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100 cubs turn Gir into roaring success (Oct)


                                                                              The Times of India, Ahmedabad, 10th October, 2013
The Cute quotient of Gir is soaring with some 100 lion cubs being sighted in the sanctuary and surrounding areas in the last few days. The number of new arrivals touching the three figures mark has elated forest officials, who see it as a stamp of approval on conservation efforts.

Gir, the world`s only remaining home of wild Asiatic lions, is used to 80-85 cubs every year. Studies, however, show that only 56% live to see the third year of their lives.

Their first year is the most crucial. This is the first time foresters have seen a substantial jump in cub count, which means more lion are likely to cross that 12-month thresh old.

The last census in 2010 had put the number of lions at 411 into he state which included 97 males, 162 females and 152 cubs. The adult population of the pride stood of 62%, up from 48% in 2005. Forest officials said more lionesses meant more cubs.

" We have seen an increase in the number of cubs with each passing year. It is possible only because of the cooperation the forest department gets from villages and patrolling staff.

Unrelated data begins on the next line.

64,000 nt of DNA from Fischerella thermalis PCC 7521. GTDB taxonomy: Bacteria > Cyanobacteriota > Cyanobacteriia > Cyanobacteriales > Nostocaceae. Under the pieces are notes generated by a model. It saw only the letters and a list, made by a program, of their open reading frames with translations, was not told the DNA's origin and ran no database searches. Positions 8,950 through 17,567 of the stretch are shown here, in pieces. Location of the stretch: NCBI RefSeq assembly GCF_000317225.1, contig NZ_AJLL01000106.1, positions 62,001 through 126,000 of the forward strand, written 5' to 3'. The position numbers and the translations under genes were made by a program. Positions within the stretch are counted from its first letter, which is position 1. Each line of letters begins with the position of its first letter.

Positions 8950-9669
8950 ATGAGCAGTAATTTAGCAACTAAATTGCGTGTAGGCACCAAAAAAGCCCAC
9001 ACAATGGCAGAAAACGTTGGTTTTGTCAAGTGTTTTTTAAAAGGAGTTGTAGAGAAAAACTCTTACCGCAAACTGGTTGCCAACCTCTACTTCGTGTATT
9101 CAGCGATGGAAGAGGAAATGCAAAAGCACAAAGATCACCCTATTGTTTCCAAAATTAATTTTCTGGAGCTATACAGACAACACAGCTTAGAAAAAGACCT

People immediately inform us if they see an injured cub in the area. This helps reduce mortality, said Gujarat principal chief conservator of forests C N Pandey.

Added deputy conservator of forests Sandeep Kumar, The chances of visitors sighting the cubs have increased as many of the little ones are in the tourist zone of the forest."

In 2008, International Union for Conservation of Nature (IUCN) had removed Gir lions from the critically endangered list and put them in the comparatively healthier endangered list. Foresters are expecting more good news with the latest IUCN report likely to come out soon.

The Supreme Court has ordered Gujarat much against its wishes to part with a few of its lions for their relocation to Kuno-Palpur sanctuary in Madhya Pradesh, In the long term interests of the lions survival.